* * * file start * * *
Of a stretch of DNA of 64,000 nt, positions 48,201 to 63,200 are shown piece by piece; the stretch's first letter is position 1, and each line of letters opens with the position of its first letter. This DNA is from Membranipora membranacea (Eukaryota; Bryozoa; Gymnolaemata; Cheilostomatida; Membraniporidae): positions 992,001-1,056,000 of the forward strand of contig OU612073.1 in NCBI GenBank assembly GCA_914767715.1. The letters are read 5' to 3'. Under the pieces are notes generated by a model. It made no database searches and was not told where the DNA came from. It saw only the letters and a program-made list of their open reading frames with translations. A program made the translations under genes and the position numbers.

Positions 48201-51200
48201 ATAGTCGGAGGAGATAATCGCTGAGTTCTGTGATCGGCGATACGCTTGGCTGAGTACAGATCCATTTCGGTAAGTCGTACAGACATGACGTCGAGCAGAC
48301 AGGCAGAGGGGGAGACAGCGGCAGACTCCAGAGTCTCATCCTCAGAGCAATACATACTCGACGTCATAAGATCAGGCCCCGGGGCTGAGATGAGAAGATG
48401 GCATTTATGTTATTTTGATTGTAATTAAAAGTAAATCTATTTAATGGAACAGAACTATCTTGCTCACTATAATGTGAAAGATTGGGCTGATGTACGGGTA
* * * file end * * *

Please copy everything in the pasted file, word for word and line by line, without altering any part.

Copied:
Of a stretch of DNA of 64,000 nt, positions 48,201 to 63,200 are shown piece by piece; the stretch's first letter is position 1, and each line of letters opens with the position of its first letter. This DNA is from Membranipora membranacea (Eukaryota; Bryozoa; Gymnolaemata; Cheilostomatida; Membraniporidae): positions 992,001-1,056,000 of the forward strand of contig OU612073.1 in NCBI GenBank assembly GCA_914767715.1. The letters are read 5' to 3'. Under the pieces are notes generated by a model. It made no database searches and was not told where the DNA came from. It saw only the letters and a program-made list of their open reading frames with translations. A program made the translations under genes and the position numbers.

Positions 48201-51200
48201 ATAGTCGGAGGAGATAATCGCTGAGTTCTGTGATCGGCGATACGCTTGGCTGAGTACAGATCCATTTCGGTAAGTCGTACAGACATGACGTCGAGCAGAC
48301 AGGCAGAGGGGGAGACAGCGGCAGACTCCAGAGTCTCATCCTCAGAGCAATACATACTCGACGTCATAAGATCAGGCCCCGGGGCTGAGATGAGAAGATG
48401 GCATTTATGTTATTTTGATTGTAATTAAAAGTAAATCTATTTAATGGAACAGAACTATCTTGCTCACTATAATGTGAAAGATTGGGCTGATGTACGGGTA